I’ve been covering AMC Entertainment Holdings Inc (NYSE: AMC) stock, as I often do with stocks that the “experts” say are going to tank, with a contrarian opinion. I’ve received tons of emails. However, things have been very different this time around.
Usually, when I cover a stock that “the masses” believe will fall, and say something like, “it’s a great time to buy,” the emails I receive can be tough to read. I’m told how horrible I am to get people excited about the stock, my intelligence is questioned, and the insults, and often threats pile up.
However, AMC has been very different.
Over the past few weeks, I’ve received hundreds, if not thousands of… thank you emails!!!
What, why, how?
How is it that when I say AMC, a stock that’s been battered by hedge funds and touted as the worst investment on Wall Street, is going to head up, I get thank you emails? Well, you might be surprised to find out.
Ultimately, AMC stock sets the stage for an understanding of just what’s wrong with the stock market today.
Corruption Among Big Money Players Has No Bounds
You may not want to hear this, but it’s not hard to turn the “experts” into parrots. All it takes is money, and many of these highly regarded Wall Street experts will say whatever you want them to. It’s why there’s six figure pump and dump campaigns that lead to losses for the masses all the time.
And I believe that the vast majority of experts have become paid parrots when it comes to AMC, repeating what their masters tell them they need to say.
So, who are those masters?
The fact of the matter is that while we generally see the stock market as a fair and equitable place, it is one of the most corrupt places on earth, with hedge funds often leading in that corruption. These funds have massive amounts of money, and throw that money around to generate even more money, often at the cost of extreme losses to the retail community.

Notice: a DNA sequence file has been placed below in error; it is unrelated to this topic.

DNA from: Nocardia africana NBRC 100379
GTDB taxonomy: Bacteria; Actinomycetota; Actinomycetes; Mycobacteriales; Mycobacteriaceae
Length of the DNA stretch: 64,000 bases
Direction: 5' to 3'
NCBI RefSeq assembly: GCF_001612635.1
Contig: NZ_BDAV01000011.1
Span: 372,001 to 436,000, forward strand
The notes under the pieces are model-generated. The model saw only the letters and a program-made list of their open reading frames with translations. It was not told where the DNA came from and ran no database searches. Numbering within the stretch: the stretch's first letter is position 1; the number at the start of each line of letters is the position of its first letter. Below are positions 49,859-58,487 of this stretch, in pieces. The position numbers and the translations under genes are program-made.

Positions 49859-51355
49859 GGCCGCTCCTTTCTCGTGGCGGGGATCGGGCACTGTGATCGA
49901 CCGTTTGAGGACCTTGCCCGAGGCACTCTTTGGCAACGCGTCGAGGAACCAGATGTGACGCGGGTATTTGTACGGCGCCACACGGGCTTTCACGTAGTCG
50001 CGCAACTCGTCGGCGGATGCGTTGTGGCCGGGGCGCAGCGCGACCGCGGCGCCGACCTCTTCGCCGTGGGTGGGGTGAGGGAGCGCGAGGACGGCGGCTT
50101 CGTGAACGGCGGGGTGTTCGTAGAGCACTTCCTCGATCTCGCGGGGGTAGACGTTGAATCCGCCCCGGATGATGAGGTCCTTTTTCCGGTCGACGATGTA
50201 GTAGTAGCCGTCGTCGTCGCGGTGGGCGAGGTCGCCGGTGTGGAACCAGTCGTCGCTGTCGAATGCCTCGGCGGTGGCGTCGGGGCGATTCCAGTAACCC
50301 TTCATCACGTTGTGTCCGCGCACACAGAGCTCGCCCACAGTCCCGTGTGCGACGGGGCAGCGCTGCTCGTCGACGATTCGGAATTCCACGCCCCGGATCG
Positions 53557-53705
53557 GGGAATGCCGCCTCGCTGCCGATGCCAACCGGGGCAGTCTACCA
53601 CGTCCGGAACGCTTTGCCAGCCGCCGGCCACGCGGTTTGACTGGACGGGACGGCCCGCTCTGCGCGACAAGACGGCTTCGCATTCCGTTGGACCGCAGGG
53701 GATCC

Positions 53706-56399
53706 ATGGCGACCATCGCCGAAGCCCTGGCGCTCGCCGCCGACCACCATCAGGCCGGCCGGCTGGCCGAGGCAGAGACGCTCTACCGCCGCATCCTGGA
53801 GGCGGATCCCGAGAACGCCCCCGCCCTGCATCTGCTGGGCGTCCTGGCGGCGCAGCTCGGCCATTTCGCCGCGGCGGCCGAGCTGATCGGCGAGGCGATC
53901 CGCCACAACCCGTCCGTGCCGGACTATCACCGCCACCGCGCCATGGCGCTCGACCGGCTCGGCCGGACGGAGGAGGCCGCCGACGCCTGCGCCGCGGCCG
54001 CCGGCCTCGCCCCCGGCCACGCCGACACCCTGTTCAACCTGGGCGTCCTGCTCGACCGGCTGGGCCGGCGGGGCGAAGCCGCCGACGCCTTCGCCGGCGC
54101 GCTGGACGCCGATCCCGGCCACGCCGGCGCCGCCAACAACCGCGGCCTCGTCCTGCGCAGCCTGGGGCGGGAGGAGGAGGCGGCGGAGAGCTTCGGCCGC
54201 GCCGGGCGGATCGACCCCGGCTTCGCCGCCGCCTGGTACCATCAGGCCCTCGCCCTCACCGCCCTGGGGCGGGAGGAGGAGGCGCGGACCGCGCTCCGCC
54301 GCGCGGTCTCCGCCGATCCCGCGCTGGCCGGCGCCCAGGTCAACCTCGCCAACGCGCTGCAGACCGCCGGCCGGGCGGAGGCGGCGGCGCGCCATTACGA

Take a look at the message below from a owner of Official AMC Only discord with over 29,000 members:
As you can see, Isaias is sharing a message from what is perceived to be a hedge fund, asking to pay a specific dollar amount per subscriber on his platform to become the fund’s mouthpiece to his following.
But there are a few very interesting things to consider here:
- Bitcoin As Payment? The hedge funds are clearly being very sneaky here. In the message, Isaias is offered Bitcoin as payment. This is an interesting play since Bitcoin can’t be tracked like a wire transfer or other traditional forms of payment. This shows that whatever hedge fund contacted him is taking extraordinary steps to make sure that whoever they’re paying doesn’t share the fact that they’ve been paid. This may surprise you to find out, but that’s totally illegal! If you get paid to write about a stock, you have to disclose that payment to readers, well, if you’re a normal person. If you’re working for a hedge fund with a Bitcoin wallet, the rules seem to be bending.
- How Many People Accepted the Offer. Interestingly, even experts that appeared to be bullish on AMC last year have made a complete 180 degree turn, now spreading bearish opinions. One has to wonder how many of these are paid for opinions, paid for with Bitcoin in an effort to hide the fact that these are paid opinions and make investors believe that the expert writing the content is sharing his own, true opinion. It’s getting a bit shady out there!
- Several Offers. Reading the message in the screenshot above clearly shows that this isn’t the first message, or offer, Isaias has received from this sender. He’s pretty much beating a dead horse, begging to take control over the moderator’s opinion to sway the very retail investors these hedge funds have led to detrimental losses for.
How Hedge Funds Manipulate The Stock Market
Hedge funds have been manipulating the market for years, and for the most part, it has been a completely legal process. That is, until they started trying to hide the fact that they’re hiring experts, using Bitcoin as an anonymous payment to sway the masses.
But how have they done it?
It’s important to keep in mind that news doesn’t move the market, nor does the validity of an investment, the experts touting how strong or weak that investment may be, or even the management team behind the company.
Prices move in the market as a result of supply and demand balancing itself out.